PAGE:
FGF-2-induced cell proliferation stimulates anatomical, neurophysiological and functional recovery from neonatal motor cortex injury

Authors

  • Marie-H. Monfils,

    1. Canadian Centre for Behavioural Neuroscience, University of Lethbridge, 4401 University Drive, Lethbridge, Alberta, Canada
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    • *

      Present address: Center for Neural Science, 4 Washington Place, Room 809, New York University, New York, NY, USA, 10003–6621.

  • Ira Driscoll,

    1. Canadian Centre for Behavioural Neuroscience, University of Lethbridge, 4401 University Drive, Lethbridge, Alberta, Canada
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  • Holly Kamitakahara,

    1. Canadian Centre for Behavioural Neuroscience, University of Lethbridge, 4401 University Drive, Lethbridge, Alberta, Canada
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  • Brett Wilson,

    1. Canadian Centre for Behavioural Neuroscience, University of Lethbridge, 4401 University Drive, Lethbridge, Alberta, Canada
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  • Corey Flynn,

    1. Behavioural Neuroscience Research Group, University of Calgary, 2500 University Drive, Alberta, Canada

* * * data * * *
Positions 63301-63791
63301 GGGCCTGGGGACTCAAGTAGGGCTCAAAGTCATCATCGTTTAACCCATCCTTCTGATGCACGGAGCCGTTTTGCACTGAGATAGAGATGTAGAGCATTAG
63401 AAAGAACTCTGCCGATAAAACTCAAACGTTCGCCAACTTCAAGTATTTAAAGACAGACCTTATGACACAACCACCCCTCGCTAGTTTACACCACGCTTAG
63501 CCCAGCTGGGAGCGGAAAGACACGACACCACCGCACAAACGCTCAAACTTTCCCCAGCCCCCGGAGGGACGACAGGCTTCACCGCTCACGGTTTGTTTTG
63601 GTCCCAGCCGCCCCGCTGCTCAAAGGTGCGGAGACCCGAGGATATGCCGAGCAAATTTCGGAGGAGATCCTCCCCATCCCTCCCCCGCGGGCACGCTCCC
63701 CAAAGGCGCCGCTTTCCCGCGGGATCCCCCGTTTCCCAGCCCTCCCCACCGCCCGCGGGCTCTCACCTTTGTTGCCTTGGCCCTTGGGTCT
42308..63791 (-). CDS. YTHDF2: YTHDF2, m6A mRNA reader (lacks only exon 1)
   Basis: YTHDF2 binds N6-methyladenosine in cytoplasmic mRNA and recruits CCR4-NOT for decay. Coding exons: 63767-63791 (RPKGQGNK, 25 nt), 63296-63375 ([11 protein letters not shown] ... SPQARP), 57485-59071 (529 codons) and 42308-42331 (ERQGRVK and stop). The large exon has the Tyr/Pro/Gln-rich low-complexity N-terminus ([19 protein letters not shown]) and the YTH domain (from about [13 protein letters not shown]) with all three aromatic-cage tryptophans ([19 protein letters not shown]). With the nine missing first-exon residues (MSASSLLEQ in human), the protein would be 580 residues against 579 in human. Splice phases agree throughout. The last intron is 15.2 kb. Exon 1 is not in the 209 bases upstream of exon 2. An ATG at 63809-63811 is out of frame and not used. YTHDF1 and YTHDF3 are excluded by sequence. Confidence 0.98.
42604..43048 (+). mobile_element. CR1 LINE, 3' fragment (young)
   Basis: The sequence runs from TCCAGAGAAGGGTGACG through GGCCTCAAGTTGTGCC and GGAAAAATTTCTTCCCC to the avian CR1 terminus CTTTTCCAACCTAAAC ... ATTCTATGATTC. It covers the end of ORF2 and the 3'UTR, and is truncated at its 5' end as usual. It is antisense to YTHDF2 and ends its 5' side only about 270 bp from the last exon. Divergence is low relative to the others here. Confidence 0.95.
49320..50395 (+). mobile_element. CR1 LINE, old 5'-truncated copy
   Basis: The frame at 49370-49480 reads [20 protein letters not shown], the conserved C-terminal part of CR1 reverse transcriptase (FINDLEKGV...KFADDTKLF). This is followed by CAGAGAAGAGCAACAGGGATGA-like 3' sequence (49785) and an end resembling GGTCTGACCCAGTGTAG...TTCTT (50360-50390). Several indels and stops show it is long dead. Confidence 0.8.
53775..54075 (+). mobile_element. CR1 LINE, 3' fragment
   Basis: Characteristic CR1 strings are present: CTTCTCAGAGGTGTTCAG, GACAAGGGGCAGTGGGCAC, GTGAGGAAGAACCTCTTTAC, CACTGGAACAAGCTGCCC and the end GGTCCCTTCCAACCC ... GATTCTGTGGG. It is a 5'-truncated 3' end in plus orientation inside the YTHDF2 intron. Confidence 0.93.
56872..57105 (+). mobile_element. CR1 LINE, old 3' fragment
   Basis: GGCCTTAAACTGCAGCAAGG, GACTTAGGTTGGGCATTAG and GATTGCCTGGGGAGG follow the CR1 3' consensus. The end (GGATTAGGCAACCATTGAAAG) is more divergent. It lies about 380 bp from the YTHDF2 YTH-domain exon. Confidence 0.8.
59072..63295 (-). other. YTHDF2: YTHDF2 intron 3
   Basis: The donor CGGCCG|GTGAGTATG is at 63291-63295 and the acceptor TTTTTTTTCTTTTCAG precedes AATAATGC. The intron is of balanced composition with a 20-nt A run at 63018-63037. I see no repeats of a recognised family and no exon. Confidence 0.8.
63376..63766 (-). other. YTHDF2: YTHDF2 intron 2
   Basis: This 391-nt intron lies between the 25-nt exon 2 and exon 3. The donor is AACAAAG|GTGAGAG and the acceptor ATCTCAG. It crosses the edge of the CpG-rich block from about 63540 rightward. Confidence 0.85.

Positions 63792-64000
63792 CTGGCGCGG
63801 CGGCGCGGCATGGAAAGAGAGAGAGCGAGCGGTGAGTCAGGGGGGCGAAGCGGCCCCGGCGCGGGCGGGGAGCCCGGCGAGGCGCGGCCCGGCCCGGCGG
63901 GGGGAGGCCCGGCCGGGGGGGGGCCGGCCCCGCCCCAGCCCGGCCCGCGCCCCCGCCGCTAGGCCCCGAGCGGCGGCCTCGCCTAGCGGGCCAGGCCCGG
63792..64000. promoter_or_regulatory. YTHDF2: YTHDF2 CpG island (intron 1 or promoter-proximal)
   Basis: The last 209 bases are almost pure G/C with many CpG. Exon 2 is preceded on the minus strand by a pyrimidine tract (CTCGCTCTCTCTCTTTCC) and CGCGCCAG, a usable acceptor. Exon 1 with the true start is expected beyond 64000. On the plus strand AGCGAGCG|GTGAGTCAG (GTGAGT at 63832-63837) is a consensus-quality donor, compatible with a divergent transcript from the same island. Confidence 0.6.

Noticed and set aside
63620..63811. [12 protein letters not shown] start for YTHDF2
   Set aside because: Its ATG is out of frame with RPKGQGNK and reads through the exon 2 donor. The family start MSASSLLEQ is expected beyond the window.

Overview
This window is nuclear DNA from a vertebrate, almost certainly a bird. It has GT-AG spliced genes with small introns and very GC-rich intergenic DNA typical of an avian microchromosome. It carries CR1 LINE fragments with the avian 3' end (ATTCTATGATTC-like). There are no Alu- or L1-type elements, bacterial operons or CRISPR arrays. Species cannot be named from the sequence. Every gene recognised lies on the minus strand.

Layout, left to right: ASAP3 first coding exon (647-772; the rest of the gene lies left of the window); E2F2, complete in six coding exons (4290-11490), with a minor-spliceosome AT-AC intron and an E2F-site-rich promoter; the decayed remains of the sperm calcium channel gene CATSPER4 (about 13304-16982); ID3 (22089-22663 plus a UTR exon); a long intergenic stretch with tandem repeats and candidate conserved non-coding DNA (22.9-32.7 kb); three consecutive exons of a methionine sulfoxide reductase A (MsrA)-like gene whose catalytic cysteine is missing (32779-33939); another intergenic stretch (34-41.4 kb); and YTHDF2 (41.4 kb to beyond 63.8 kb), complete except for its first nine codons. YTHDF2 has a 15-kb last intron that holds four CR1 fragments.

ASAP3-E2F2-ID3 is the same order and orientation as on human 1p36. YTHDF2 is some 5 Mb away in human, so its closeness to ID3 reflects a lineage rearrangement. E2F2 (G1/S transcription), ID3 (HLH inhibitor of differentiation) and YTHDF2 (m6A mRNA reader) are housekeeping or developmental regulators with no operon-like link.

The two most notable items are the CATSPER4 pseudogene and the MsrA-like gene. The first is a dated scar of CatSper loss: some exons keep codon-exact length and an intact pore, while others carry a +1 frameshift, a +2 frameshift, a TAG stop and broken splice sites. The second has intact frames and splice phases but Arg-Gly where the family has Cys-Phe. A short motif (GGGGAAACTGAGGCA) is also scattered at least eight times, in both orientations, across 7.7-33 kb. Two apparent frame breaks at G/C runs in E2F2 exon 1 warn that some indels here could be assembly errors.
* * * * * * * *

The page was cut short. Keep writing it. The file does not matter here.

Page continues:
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  • G. Campbell Teskey,

    1. Behavioural Neuroscience Research Group, University of Calgary, 2500 University Drive, Alberta, Canada
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  • Jeffrey A. Kleim,

    1. Canadian Centre for Behavioural Neuroscience, University of Lethbridge, 4401 University Drive, Lethbridge, Alberta, Canada
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  • Bryan Kolb

    1. Canadian Centre for Behavioural Neuroscience, University of Lethbridge, 4401 University Drive, Lethbridge, Alberta, Canada
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Dr Marie-H. Monfils, present address below.
E-mail: monfils@cns.nyu.edu

Abstract

Infant rats treated with basic fibroblast growth factor-2 (FGF-2) after postnatal day (P)10 motor cortical injury, show functional improvement in adulthood relative to those that do not receive FGF-2. In this study we used a combination of behavioural, immunohistochemical, electrophysiological, electron microscopic and teratological approaches to investigate possible mechanisms by which FGF-2 may influence functional recovery. We show that subcutaneous injections of FGF-2 following bilateral lesions to the motor cortex at P10 in the rat leads to filling of the lesion area with migrating neuroblasts and cycling cells. We assessed the functionality of this tissue in adulthood, and show that cells from the filled region spontaneously fire and form synapses. Behavioural analysis shows enhanced motor performance in the FGF-2-treated lesion rats in comparison to vehicle-treated lesion rats, and this improvement is reversed by removal of the tissue from the previously lesioned area or by blocking cortical regeneration by embryonic treatment with bromodeoxyuridine (BrdU). The results show that FGF-2 stimulates filling of the lesion cavity with cells after neonatal motor cortex lesions, that the new tissue has anatomical and physiological properties similar to control tissue, and that the filled region supports motor behaviour.

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